The Road To Hell Is Easy

This editorial from the July 26, 1877 issue of the Pittsburgh Daily Post discusses the social ramifications of the strike and wonders why a solution cannot be reached between the railroad owners and the railroad strikers.


A disregard of law permeates all classes of American society, high and low, rich and poor, and the political teachings of the last twenty-five years, emanating from the Abolition and Radical parties, is largely responsibleówe might say chiefly responsible for the demoralization. It is not so very long since a "Higher Law" than the law of the land was set up for people to worship. Its inventors and votaries included some of the brightest intellects and most honored names in the land. Sifted down the proposition was that a man's conscience was a sort of Court of Appeals to determine just what statutes were binding on him. It was considered a praiseworthy act to set aside the Fugitive slave law and kill United States officers whose sworn duty it was to enforce it. There were only words of opprobrium and insult for those who insisted the law should be respected so long as it remained on the statute books. From this small beginning we drifted into civil war, when all law was swept away but the "supreme necessity of the hour" and the hasty impulse of the mob, and these were generally one and the same thing. Remote from scenes of armed conflict, the lawless spirit run riot. Newspapers were mobbed, obnoxious individuals bastiled on the whim of some military upstart or to gratify personal or political malice. Constitutional safe guards were impaled on the bayonet and the habeas corpus, the starting point of Anglo-Saxon liberty, torn to tatters and thrown in the face of the judge who issued it. All the time the poison was eating its way into the hearts and minds of the people.

Emerging from the war, we entered on another era of lawlessness, in the reconstruction crimes of the Radical party. State governments and laws were set aside at the pleasure of the despot at Washington who, ruling in the name of the law, was subverting the law. The judiciary of States was trampled under foot, and bold and reckless soldiers like Sheridan bayoneted Legislatures and legislation at will. All this was as wilful and flagrant violation of the fundamental law, as the murder and arson that ran riot in the streets of Pittsburgh last Saturday and Sunday. But there was a cap-sheaf held in reserve by the revolutionists, in the seizure of the Presidency by fraud, forgery, and perjury, under the protection of Federal jury, under the protection of Federal bayonets. Here was the most monstrous violation of law in the annals of our government, and yet it was upheld by blinded partisans who now shrink back in horror at crimes against property.

Property is not so sacred a thing as the political rights and freedom of the citizen. When the power of numbers, by usurpation, or the chicanery and cheating of Electoral Commissions you overthrow the one, you may be sure you plant the seeds that will sweep away the other. Lawlessness in high places is the instruction of the masses in riot and incendiarism. You cannot separate them, nor forecast the occasion when the mob will break forth. "Be sure your sin will find you out."


The Railroad authorities say they will not recede an inch from their position, or turn a wheel until the strikers accept their conditions.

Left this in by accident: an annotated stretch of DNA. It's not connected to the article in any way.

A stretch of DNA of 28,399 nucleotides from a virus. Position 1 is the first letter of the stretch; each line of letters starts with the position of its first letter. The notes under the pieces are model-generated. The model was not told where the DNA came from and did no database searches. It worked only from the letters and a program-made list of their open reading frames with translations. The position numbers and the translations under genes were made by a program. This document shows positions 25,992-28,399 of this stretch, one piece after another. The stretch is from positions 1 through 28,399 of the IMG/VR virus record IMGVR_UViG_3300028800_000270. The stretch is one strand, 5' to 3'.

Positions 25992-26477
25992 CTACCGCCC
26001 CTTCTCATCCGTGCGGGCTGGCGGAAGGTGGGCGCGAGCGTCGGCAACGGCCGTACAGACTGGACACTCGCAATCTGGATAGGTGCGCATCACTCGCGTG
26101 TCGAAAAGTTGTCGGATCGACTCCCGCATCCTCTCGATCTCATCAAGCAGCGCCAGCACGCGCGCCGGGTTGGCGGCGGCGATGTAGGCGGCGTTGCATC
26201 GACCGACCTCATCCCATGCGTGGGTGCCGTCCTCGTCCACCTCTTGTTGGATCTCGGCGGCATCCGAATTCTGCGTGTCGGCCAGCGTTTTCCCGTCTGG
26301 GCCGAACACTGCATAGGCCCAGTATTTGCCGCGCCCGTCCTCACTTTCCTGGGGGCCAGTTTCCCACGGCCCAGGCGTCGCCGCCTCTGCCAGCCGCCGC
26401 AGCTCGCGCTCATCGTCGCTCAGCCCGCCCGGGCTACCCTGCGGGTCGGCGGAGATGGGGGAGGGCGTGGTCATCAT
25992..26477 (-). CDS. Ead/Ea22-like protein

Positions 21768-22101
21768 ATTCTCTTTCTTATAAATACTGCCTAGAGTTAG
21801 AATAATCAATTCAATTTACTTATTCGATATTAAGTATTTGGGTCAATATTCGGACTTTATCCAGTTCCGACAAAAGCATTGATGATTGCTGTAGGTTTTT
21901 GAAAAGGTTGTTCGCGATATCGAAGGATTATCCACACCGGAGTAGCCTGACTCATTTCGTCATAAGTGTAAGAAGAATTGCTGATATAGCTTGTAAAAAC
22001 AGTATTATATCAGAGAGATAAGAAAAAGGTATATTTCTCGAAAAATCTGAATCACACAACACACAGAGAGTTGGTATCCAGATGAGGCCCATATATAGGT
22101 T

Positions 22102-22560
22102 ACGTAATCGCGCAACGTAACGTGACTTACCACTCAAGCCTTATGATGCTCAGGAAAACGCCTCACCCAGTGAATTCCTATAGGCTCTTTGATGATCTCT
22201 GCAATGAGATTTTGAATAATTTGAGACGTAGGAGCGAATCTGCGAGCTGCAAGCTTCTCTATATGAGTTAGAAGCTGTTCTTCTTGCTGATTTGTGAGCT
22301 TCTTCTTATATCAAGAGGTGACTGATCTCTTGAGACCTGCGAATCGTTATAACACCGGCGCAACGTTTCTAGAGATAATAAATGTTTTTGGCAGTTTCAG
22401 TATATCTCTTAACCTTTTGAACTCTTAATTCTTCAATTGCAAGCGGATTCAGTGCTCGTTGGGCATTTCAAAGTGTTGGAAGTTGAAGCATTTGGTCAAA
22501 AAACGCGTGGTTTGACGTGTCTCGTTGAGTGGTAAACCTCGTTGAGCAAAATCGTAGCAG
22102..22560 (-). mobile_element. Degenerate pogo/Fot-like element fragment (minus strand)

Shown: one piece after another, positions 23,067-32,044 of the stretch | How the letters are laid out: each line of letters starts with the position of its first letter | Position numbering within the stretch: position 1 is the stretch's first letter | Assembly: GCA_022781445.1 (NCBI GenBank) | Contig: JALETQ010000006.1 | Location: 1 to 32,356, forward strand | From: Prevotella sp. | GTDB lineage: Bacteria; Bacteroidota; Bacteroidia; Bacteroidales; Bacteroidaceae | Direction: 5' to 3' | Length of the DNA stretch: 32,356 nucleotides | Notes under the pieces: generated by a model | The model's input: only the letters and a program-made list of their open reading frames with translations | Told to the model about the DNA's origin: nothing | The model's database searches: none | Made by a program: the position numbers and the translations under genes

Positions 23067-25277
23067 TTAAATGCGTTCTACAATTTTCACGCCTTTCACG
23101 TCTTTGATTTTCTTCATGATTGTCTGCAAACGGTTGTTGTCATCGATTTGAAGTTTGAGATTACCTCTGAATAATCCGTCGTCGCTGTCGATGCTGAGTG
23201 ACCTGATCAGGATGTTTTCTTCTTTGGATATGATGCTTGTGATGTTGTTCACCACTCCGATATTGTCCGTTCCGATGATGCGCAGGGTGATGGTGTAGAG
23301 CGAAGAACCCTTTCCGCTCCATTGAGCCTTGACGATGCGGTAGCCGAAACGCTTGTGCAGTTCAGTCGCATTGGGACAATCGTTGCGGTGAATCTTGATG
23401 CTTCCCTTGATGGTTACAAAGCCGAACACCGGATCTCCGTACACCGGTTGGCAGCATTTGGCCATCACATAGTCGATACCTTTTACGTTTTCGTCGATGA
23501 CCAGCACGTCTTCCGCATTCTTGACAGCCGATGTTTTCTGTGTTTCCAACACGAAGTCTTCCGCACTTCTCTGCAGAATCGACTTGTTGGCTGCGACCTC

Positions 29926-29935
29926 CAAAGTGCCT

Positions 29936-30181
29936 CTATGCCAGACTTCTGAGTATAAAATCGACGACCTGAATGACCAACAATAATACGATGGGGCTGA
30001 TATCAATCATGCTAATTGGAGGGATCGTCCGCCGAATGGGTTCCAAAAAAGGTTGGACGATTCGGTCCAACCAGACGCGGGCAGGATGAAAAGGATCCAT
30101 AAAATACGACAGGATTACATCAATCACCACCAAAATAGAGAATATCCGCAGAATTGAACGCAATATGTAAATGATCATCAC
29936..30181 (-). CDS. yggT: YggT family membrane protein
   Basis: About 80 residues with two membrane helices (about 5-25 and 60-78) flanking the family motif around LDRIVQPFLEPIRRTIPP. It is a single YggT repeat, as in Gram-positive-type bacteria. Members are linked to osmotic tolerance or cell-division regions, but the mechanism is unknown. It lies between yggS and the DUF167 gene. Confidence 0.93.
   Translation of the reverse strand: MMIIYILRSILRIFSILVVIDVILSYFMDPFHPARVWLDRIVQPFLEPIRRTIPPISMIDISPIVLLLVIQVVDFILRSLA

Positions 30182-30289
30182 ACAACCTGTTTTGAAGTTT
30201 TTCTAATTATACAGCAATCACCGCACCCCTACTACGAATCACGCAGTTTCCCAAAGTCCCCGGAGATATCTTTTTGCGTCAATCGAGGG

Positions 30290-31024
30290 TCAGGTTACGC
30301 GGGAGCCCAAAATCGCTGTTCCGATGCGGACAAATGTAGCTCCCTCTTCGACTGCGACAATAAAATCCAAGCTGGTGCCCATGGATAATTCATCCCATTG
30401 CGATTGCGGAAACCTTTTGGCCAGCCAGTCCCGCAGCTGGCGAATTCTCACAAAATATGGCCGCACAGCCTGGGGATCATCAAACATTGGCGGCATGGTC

The strikers avow their purpose not to work, a stroke, or permit others to work until their demands are complied with.

The position of the strikers has elements of weakness, because they propose not only to refuse to work themselves, which is their undoubted rightóbut to prevent others, who may be inclined to work. This is clearly wrong, morally and legally.

The Railroad companies may gather crews that will equip their trains, and start them under the care of troops and run them that way for months, but will this be prudent or wise. There is no telling what moment another outbreak may occur. Their business would suffer in many ways, and the reputation of their roads for safety be seriously impaired.

Both parties are standing aloof on a point of pride and personal consistency, as much as anything else. Can they afford to imperil vast interests as well as the peace of the community, and the future successful working of their business, on a point of this character. If it was out of the way we believe the trains would be running in twenty-four hours, not with military guards but with the same skilled force that has given the Railroads centering here their high reputation for safety, speed and regularity.

It seems to us this is a case in which the process of arbitration can be properly invoked. It is frequently adopted in England, in labor troubles of a formidable character and has the sanction of acts of Parliament. It will relieve either party from the stigma of surrender, and we suppose its result would be a compromise which in time would be found mutually satisfactory. It is idle to talk of one side being wholly wrong or wholly right. There is right and wrong on both sides.

We believe it to be the duty of the Committee on Public Safety to make a move in the direction of arbitration at once. The peaceful adjustment of the dispute, and the resumption of railroad traffic, very nearly concerns the "safety" of Pittsburgh. A week from to-day, and our streets will be filled with people calling for bread for their wives and children.

Let us have the question of responsibility definitely placed. If the Strikers reject a reasonable compromise let us know it. If the Railroads persist in their purpose not abate a jot from their position, the people of the city and State should know that also.

About this Document

  • Source: The Daily Post
  • Date: July 26, 1877